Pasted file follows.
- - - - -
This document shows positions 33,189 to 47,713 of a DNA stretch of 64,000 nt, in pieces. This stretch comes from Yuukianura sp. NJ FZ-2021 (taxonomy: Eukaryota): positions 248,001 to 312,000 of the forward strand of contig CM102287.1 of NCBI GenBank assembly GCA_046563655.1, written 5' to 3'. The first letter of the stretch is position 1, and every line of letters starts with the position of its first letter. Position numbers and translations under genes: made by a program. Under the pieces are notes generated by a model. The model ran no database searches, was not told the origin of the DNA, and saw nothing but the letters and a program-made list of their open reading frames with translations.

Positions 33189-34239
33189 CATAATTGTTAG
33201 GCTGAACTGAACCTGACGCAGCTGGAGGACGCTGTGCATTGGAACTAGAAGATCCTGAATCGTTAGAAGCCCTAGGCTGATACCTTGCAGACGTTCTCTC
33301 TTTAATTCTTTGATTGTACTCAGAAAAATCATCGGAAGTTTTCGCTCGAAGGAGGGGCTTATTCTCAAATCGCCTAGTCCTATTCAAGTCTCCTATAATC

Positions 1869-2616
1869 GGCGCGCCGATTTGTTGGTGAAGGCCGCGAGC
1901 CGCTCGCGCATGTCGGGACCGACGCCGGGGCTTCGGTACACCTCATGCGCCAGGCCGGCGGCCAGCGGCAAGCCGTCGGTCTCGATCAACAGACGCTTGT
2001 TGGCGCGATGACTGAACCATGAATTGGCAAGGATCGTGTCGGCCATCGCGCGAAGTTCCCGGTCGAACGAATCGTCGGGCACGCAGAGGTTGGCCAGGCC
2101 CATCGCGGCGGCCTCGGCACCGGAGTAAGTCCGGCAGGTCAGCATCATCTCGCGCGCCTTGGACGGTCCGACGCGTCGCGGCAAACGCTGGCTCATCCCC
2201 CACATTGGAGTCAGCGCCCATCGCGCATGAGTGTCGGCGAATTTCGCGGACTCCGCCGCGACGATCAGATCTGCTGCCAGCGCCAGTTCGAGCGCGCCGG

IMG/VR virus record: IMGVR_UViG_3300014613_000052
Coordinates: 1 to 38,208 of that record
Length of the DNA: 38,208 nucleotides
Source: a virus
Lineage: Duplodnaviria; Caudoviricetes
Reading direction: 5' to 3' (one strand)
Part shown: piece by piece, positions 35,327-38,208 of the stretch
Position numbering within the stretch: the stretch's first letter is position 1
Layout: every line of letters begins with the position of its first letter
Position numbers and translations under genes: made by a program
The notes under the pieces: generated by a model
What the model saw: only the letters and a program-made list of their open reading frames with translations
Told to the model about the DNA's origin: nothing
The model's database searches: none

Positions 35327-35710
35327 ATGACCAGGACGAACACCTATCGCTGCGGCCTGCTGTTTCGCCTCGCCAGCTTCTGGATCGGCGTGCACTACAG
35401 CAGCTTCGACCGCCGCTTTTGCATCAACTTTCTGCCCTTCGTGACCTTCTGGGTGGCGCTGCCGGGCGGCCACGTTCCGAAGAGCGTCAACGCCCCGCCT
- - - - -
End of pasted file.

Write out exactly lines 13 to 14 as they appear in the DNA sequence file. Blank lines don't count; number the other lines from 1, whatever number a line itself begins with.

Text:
Coordinates: 1 to 38,208 of that record
Length of the DNA: 38,208 nucleotides